Bill Radke | KUOW News and Information

Bill Radke

Host

Year started with KUOW: 1985 – 1986, 1991 – 2004, 2012 

Bill hosts The Record and Week In Review. After starting with KUOW as a University of Washington student in 1985, Bill was KUOW's morning host in the '90s and the creator of past show, Rewind, a news-satire show heard on KUOW and nationwide on NPR. 

Bill moved away to Southern California to host American Public Media's Weekend America and Marketplace Morning Report and returned to KUOW in 2012.

Ways to Connect

Flickr Photo/Tom Coates (CC-BY-NC-ND)

The best barista in America gets crowned this week in Seattle at a meeting of the Specialty Coffee Association of America taking place at the Convention Center.

Baristas from across America will be timed and judged as they make espressos and cappuccinos while talking about the coffee they're serving.

Flickr Photo/Calamity Meg (CC-BY-NC-ND)

To celebrate William Shakespeare’s 450th birthday, Christopher Gaze takes a moment to remind you how the great playwright lives in the way you talk. Gaze is the artistic director of the annual Bard on the Beach festival in Vancouver, British Columbia.

Flickr Photo/Ingrid Taylar (CC BY-NC)

David Fenton has a piece of advice on celebrating Earth Day this Tuesday: If you really want to help, stop calling it Earth Day.

He said the day is not about the earth. “The planet is going to be fine. It just will eject us, and unfortunately a lot of other species,” Fenton said. “The planet will recover. We just won’t be here. That’s what we need to explain to people.”

King County Metro bus
Flickr Photo/clappstar (CC BY-NC-ND)

Even before the Washington State Legislature failed to pass a transportation funding package this session, King County Executive Dow Constantine announced the county would not wait for the state.

Constantine said King County would go it alone and ask its voters to pay more money for King County Metro Transit and for road projects.

YouTube

Have you ever watched a slick ad for a corporation and found yourself taken in by the touching pictures and sincere voiceover?

The web site McSweeney's Internet Tendency has a parody of generic ad copy as a satire of corporate advertising.

Between jokes about corporate jargon and loose references to being earth-friendly, the ad takes a jab at smiley, stock footage people:

Archie McPhee

Seattle-based company Archie McPhee is getting national attention for putting a horse head on a squirrel.

To clarify, the company is selling a squirrel feeder shaped like a hollow horse head. You put the food up inside it and wait for a curious squirrel to stick its head in with hilarious consequences.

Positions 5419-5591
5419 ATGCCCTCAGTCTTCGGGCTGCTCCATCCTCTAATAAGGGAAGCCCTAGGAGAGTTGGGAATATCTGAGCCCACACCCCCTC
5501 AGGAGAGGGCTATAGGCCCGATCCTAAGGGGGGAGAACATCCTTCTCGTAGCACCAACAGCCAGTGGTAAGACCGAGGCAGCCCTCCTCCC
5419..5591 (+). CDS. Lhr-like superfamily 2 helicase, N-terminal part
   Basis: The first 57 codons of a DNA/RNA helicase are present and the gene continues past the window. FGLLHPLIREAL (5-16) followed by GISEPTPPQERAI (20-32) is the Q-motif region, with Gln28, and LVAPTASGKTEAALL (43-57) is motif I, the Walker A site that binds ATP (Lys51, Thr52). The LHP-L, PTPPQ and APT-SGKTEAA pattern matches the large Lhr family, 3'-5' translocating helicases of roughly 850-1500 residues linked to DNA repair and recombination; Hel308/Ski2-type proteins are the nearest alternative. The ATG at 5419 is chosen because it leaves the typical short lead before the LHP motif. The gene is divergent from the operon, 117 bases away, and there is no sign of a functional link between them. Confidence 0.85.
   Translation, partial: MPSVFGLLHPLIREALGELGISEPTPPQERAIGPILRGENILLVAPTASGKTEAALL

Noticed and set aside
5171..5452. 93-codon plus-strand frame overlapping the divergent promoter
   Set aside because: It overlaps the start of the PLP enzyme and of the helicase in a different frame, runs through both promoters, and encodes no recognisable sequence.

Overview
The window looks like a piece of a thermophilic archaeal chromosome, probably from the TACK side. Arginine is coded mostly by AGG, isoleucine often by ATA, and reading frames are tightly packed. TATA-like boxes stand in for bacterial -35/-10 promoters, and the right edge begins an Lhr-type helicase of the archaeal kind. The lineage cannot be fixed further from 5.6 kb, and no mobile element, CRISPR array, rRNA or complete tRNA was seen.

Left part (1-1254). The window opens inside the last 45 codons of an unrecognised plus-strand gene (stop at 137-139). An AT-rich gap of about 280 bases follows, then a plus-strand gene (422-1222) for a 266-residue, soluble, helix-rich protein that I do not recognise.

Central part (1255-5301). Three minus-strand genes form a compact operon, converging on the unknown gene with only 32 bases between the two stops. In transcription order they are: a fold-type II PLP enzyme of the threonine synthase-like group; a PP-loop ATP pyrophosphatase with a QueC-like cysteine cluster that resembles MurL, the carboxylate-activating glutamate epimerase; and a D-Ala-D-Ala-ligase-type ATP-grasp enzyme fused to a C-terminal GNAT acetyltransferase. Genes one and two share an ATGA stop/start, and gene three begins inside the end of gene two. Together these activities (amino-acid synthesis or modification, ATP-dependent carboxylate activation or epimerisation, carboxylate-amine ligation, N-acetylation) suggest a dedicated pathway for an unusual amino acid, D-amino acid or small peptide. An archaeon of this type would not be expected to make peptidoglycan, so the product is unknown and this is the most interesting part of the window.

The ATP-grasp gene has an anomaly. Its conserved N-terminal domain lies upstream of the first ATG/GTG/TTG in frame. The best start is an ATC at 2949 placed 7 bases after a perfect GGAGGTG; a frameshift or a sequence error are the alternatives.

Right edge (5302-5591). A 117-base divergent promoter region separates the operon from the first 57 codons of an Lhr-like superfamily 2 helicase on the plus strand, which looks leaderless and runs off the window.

AP Photo/Ted S. Warren, Pool

Bill Radke talks with Washington State Patrol chaplain Mike Neil about his experiences helping people with the emotional toll of the Oso mudslide.

Neil is there to serve the search crews in the debris field, many of whom are the family and friends of victims. “Put yourself in that position of actually finding that person – that is a very traumatic thing and I’m not sure that they’re really prepared for what they might find,” Neil said.

KUOW Photo/Patricia Murphy

As of Wednesday morning, the Snohomish County Medical Examiner’s office has confirmed that 29 people have died in the Oso landslide. Hopes of finding survivors are dwindling.

That’s taking a toll on the families and the search crews, some who have been out there since the very beginning, doing intense physical and emotional work. Rescue operations managers are very conscious about giving those crews a break, letting them rotate in and out so they can rest and recharge.

Bill Radke talks with photojournalist Joshua Trujillo about his experience covering the Oso mudslide through photography.

Flickr Photo/Doc Searls (CC BY-NC-ND)

Bill Radke talks with Los Angeles Fire Captain Ronald Klamecki about his own work in a landslide recovery in California and how authorities will decide regarding their next steps.

"As days go by, the potential of finding live victims diminishes. The rescuers are really putting forth the great effort and it wears on them too," he said. "They're doing their very best to bring closure to the victims' families."

Flickr Photo/Beth Jusino (CC-BY-NC)

I begin and end my days with technology.

My iPhone alarm goes off, I check the news and email, I stream the radio, I surf the web by day, and I fall asleep to the sound of my white noise app.

Are people like me just modern, or are we app-dependent?

Flickr Photo/Rajesh_India (CC BY-NC-ND)

Once upon a time there was a king who thought himself a god. The king’s son did not treat his father like a god. This made the king angry. The angry king persuaded his sister to kill the boy with her fireproof cloak. She put the boy on her lap and sat on a bonfire.

But as the flames roared, the cloak flew off her and covered him. And the king’s sister died, and the boy was saved. And the king who fancied himself a god was killed by a real god.

Courtesy of KOMO News

Bill Radke talks with TV producer Doug Tolmie about his friend and colleague Bill Strothman. Strothman and pilot Gary Pfitzner were killed in Tuesday's helicopter crash at Seattle Center.

"Everybody who met [Bill], even in a brief situation, were touched by his professionalism and his kindness," he said. "This was one heck of a gentle man."